Binary chemical weapon
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Binary chemical weapons or munitions are chemical weapons wherein the toxic agent in its active state is not contained within the weapon. Rather, the toxin is in the form of two chemical precursors, physically separated within the weapon. The precursors are designed to be significantly less toxic than the agent they make when mixed, and this allows the weapon to be transported and stored more safely than otherwise. The safety provided by binary chemical weapons is especially important for people who live near ammunition dumps.
The chemical reaction takes place when the weapon is deployed. Firing the munition or other deployment action removes the barrier between the two precursors, so they can react with one another. Commonly, there is a final stage which utilizes a bursting charge to aerosolize and distribute the chemical agent.
Binary chemical weapons are chemical weapons within the scope of the Chemical Weapons Convention and therefore their production, use and stockpiling is forbidden in most countries, as at least one of the individual chemicals is likely to be a Schedule 1 chemical for which large scale production is forbidden.
One example of a binary chemical weapon is the United States Army M687. In the M687, methylphosphonyl difluoride (military name: DF, a Schedule 1 chemical) and a mixture of 2 agents held in chambers within the munition, separated by a partition. When the weapon is fired, acceleration causes the partition to break, and the precursors are mixed by the rotation of the munition in flight, producing sarin nerve agent.
The Soviet Union and later Russian Federation experimented with binary munitions capable of mixing and distributing two agents that would work together in worsening the weapon's effects, an example of which would be the combination of nerve agents with blister agents.
The director of a non-proliferation research program of the Middlebury Institute of International Studies at Monterey has stated that the death of Kim Jong-nam due to poisoning with VX was likely carried out with a binary version of the agent, since VX fumes would otherwise have killed the suspected attackers.
In popular culture
A miniature binary weapon is used in an assassination in the Frederick Forsyth novel The Devil's Alternative. It consists of two half-capsules, a non-resistant one containing potassium cyanide[verification needed] and an acid-resistant one containing hydrochloric acid. The substances mix after the halves are assembled and the seal between them is broken, and form hydrogen cyanide. The surplus acid eats through the capsule walls of the non-resistant half, and after a delay of several hours, the lethal content is released into the intestinal tract of whoever ingested it.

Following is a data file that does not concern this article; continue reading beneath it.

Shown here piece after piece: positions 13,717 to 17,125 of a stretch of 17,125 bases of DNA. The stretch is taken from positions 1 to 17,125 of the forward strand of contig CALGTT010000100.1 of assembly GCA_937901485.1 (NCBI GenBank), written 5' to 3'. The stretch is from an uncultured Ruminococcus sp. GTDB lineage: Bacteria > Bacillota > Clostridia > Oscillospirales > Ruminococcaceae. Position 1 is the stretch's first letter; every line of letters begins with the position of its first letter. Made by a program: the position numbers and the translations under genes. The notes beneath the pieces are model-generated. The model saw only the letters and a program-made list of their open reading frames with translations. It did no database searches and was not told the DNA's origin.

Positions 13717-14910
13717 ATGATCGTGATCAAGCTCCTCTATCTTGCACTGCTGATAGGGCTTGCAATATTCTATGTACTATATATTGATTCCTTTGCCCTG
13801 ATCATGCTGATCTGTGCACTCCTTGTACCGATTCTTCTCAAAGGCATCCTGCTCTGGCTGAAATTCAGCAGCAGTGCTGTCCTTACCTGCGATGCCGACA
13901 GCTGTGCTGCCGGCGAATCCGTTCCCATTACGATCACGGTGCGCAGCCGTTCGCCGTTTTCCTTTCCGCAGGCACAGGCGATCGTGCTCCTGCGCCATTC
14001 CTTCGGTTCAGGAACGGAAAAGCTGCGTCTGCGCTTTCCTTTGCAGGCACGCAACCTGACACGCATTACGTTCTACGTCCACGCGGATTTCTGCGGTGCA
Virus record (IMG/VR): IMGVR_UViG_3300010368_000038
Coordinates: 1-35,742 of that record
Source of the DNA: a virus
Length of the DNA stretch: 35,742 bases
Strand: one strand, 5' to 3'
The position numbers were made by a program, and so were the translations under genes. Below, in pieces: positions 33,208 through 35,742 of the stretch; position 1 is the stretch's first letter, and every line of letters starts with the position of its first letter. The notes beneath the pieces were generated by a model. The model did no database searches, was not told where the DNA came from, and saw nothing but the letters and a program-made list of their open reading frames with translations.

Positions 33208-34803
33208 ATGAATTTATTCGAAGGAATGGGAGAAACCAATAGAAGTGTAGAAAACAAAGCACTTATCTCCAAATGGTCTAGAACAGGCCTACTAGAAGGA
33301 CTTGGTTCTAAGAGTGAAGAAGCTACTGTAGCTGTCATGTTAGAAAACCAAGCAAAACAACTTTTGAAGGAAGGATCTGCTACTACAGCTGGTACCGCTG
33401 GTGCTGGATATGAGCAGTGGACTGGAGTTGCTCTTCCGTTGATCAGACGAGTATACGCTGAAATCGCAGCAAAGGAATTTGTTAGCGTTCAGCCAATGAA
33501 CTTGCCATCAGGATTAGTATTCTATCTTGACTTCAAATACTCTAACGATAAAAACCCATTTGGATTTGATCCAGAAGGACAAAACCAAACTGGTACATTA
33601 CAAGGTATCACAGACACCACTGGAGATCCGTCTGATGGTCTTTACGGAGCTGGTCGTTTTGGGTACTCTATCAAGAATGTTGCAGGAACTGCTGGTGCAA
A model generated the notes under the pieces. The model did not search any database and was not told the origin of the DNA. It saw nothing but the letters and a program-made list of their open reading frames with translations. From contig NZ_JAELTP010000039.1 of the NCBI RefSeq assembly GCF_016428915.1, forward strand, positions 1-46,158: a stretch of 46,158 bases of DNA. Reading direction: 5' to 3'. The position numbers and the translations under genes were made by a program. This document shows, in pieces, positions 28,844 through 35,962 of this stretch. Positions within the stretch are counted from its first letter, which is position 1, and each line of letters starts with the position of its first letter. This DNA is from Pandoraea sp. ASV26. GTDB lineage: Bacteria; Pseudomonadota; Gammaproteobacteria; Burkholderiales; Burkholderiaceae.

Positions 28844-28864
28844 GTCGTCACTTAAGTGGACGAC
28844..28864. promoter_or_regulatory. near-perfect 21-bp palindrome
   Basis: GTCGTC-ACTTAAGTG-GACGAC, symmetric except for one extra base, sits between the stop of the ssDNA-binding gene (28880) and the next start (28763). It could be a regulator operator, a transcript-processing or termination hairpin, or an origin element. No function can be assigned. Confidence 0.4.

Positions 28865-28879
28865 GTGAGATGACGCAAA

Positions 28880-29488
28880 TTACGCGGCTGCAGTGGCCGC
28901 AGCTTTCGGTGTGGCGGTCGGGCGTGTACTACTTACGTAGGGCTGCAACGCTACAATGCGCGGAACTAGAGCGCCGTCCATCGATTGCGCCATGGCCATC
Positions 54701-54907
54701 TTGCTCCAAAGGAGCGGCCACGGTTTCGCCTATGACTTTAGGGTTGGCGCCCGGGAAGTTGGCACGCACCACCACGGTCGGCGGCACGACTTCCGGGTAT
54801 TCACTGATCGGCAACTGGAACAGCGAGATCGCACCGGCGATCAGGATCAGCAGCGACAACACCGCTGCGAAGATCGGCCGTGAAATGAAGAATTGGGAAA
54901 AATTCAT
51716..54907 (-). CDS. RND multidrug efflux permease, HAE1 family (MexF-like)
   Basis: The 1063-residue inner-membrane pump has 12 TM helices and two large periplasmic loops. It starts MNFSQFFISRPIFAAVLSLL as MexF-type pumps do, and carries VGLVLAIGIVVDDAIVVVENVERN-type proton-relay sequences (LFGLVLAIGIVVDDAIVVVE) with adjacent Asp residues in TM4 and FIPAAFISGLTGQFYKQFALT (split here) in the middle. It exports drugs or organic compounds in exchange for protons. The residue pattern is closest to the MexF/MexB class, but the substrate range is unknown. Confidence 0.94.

While technically possible, the assassination tool as discussed in the novel is presumably fictional. However, there are claims that in September 2003 the SVR (Russian Foreign Intelligence Service) prepared to assassinate Boris Berezovsky with a similar device.
In the 10th and 11th episodes of the 6th season of TV-series Dexter are shown preparation and application of binary weapon consisting of two containers filled with DF and isopropyl alcohol. When mixed, the two substances form sarin.
The 2002 movie xXx features a Soviet-made binary chemical weapon codenamed "Silent Night", after its supposed ability to render an area silent by killing its inhabitants. In the movie, the chemical was acquired by the terrorist group Anarchy-99, and their leader, Yorgi, plans to launch missiles containing Silent Night from an autonomous solar-powered submarine called Ahab, with the intent to sow chaos among civilized nations as they all blame each other for the attacks.
- McCurry, Justin (2017-02-20). "What is the VX nerve agent that killed North Korean Kim Jong-nam?". The Guardian. Retrieved 2017-02-25.
- Goldfarb & Litvinenko (2007)